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Spotlight On Troy Tulowitzki
Troy Tulowitski has a tendency to get lost in the fray. He might be the best shortstop in baseball (especially since Hanley Ramirez is only barely still a shortstop) but he plays in Colorado, one of the most obscure baseball markets, for a team that might be the worst in their division. Nevertheless, Tulo is healthy again after missing the vast majority of last season with a groin injury and he should be ready to regain his MVP-type form.
Last season was an anomaly for Tulo. He played in only 47 games before getting hurt, batting .287 with 8 homers and 2 stolen bases. Without their best player, the Rockies were awful, finishing the season 64-98 despite some creative pitching strategies. In 2013, they’ll have a new manager.
In the three seasons prior to 2012, Tulo was one of the best players in the game at any position. He was top 10 in MVP voting in all three years (twice top 5) and had a WAR of 5.9 or better each time. He hit 32, 37, and 30 homers and was 20-20 (HR-SB) in 2009. In 2010 and 2011, he made his first 2 All-Star appearances and won Silver Slugger Awards as well as Gold Gloves.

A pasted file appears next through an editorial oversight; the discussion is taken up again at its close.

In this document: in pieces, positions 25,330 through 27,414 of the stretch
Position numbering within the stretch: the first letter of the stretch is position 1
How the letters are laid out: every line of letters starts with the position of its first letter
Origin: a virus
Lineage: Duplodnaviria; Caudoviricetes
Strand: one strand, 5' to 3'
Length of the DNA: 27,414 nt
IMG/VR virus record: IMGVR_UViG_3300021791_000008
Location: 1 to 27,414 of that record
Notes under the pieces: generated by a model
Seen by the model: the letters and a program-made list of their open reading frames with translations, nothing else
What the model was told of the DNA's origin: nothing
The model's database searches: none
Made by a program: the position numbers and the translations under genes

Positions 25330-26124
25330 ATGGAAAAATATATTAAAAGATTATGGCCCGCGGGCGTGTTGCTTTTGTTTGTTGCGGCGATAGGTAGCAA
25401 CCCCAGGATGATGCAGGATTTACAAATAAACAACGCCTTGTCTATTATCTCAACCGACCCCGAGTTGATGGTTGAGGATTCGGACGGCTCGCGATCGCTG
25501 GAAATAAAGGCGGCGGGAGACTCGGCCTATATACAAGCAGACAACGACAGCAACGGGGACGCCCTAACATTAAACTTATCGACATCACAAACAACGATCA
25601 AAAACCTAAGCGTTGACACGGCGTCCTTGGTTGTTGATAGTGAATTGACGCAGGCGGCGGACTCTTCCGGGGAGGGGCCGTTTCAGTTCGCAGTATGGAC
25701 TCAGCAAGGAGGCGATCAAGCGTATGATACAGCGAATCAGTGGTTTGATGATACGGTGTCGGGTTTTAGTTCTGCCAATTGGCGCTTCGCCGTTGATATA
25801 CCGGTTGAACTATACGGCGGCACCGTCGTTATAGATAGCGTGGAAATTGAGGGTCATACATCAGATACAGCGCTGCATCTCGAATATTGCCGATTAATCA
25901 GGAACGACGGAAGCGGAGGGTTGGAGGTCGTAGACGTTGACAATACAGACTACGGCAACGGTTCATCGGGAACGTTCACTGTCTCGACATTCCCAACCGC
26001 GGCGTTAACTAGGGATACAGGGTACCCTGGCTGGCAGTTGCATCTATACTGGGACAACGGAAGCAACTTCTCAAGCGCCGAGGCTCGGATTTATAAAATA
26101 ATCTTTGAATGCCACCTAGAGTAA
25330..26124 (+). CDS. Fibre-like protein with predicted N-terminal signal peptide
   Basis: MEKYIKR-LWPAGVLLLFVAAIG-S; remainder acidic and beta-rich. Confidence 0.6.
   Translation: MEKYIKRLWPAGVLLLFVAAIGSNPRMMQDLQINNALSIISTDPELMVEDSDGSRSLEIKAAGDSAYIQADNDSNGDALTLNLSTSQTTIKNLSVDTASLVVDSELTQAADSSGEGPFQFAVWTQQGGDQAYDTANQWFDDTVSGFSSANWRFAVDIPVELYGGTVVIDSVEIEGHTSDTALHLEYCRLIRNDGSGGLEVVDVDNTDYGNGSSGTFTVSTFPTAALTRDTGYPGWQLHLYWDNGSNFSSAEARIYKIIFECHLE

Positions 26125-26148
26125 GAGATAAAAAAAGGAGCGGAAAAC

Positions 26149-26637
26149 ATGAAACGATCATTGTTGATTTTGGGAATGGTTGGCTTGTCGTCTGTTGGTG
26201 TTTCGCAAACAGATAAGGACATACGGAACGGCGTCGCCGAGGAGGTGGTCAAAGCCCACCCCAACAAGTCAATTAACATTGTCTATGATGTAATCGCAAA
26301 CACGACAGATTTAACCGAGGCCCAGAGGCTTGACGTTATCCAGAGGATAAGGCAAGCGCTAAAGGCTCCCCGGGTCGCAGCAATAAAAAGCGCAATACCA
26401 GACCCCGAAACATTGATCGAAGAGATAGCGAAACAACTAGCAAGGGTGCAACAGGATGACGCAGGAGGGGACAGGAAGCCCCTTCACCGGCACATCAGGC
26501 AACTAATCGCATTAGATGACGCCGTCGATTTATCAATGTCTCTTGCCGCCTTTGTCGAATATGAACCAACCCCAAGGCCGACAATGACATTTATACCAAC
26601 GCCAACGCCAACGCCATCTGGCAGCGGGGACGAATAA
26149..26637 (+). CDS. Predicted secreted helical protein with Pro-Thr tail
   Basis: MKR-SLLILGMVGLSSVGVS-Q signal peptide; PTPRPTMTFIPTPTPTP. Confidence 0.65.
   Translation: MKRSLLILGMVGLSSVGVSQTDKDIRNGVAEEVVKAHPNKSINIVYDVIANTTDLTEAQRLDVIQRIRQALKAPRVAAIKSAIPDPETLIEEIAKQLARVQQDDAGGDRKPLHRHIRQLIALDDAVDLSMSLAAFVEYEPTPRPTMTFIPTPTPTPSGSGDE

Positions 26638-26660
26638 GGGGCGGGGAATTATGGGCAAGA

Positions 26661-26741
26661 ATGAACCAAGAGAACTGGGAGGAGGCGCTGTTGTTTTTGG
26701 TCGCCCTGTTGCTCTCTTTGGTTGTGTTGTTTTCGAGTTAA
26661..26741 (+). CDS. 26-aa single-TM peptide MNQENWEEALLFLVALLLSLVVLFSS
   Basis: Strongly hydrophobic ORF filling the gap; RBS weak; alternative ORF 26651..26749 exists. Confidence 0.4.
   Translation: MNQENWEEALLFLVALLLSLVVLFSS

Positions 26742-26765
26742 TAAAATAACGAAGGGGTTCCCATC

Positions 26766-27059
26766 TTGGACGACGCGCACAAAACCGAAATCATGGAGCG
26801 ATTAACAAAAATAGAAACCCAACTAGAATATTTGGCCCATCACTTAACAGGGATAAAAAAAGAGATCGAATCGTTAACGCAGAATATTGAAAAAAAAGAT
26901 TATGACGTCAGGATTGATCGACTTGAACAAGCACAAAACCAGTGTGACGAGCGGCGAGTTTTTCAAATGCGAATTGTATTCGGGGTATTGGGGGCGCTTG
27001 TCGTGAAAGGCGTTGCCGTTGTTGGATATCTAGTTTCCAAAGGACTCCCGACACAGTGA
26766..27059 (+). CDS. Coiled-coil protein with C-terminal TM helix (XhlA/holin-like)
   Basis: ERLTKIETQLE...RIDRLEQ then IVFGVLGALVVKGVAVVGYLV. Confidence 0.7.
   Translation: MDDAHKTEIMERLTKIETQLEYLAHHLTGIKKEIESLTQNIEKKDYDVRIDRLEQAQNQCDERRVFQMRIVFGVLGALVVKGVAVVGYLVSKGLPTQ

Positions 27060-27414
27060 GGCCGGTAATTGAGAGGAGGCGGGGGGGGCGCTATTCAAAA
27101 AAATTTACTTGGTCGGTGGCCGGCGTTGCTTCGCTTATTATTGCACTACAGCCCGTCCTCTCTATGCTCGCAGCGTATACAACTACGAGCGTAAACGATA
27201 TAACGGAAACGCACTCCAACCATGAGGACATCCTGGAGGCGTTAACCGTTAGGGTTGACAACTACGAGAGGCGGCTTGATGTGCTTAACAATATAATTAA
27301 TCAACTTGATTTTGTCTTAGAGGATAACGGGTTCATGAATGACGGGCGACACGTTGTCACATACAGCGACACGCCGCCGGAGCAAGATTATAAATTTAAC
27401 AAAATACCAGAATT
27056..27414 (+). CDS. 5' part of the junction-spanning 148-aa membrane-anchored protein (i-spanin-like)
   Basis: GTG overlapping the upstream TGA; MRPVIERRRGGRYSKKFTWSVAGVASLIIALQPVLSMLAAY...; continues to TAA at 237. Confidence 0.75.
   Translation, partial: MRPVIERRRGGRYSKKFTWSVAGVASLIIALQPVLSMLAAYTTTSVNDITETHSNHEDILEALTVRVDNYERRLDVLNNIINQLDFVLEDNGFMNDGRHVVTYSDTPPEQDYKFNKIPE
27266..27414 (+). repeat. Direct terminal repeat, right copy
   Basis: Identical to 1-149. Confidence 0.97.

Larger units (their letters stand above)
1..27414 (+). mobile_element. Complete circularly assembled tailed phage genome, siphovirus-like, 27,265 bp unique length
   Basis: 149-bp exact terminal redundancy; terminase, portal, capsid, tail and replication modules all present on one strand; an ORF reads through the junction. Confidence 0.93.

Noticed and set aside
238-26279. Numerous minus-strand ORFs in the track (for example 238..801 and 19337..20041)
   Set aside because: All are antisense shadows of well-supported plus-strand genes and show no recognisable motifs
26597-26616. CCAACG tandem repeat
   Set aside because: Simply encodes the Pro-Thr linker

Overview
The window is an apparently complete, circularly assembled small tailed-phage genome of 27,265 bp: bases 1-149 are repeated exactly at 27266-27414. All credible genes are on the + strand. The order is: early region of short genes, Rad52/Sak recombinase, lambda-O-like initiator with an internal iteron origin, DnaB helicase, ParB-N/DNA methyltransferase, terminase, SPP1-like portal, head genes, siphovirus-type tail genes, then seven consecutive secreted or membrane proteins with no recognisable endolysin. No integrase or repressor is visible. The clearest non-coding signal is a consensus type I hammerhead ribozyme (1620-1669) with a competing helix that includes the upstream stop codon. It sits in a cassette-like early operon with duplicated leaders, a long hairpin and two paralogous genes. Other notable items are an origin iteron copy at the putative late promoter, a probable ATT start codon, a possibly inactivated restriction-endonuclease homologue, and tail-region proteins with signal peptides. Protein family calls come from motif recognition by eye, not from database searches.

After only 7 seasons, Tulowitski’s 25.7 WAR ranks him higher than Paul Konerko (25.3), Michael Young (22.1), and Josh Hamilton (23.3). The only players in baseball who have played fewer season than Tulo and have a higher cumulative WAR are Joey Votto, Evan Longoria, and Ryan Braun.
Going forward, the 28 year old is aiming to find his find his stride and with it, his old level of production. If he can, he’ll be looking at another top 10 MVP finish. It won’t be easy though; the Rockies are terrible. They have 2 top notch player in Tulo and Carlos Gonzalez, but very little behind them. Further, they’ve never been able to figure out how to pitch in Coors Field (though that may be an unsolvable riddle) and they are currently mired in a division with a restocked Diamondbacks team, a refunded Dodgers team, and a Giants team looking to repeat. Even if Tulo and CarGo finish 1, 2 in the MVP voting and both have Trout-esqe seasons, the Rockies will still struggle to finish out of the basement in the NL West. (That might be a bit of an exaggeration but they still probably won’t make the playoffs.)
Tulo is that sort of strange superstar. His numbers rival the best in the business but because he plays in a small market, and for a team with a small following and smaller win totals (since 2009 at least), he barely gets noticed. Plus, injury ended his season in late May, knocking him out of any baseball conversation for most of the summer. (Though CarGo didn’t get mentioned much either and he went 20-20 for the third straight season.)
Tulo is nearing an age where superstars differentiate themselves from stars. Maturity is often a predictor of success in that transformation, and Tulo is well stocked in that department. In 2013, watch out for Troy. I have a feeling he’ll come out with a vengeance.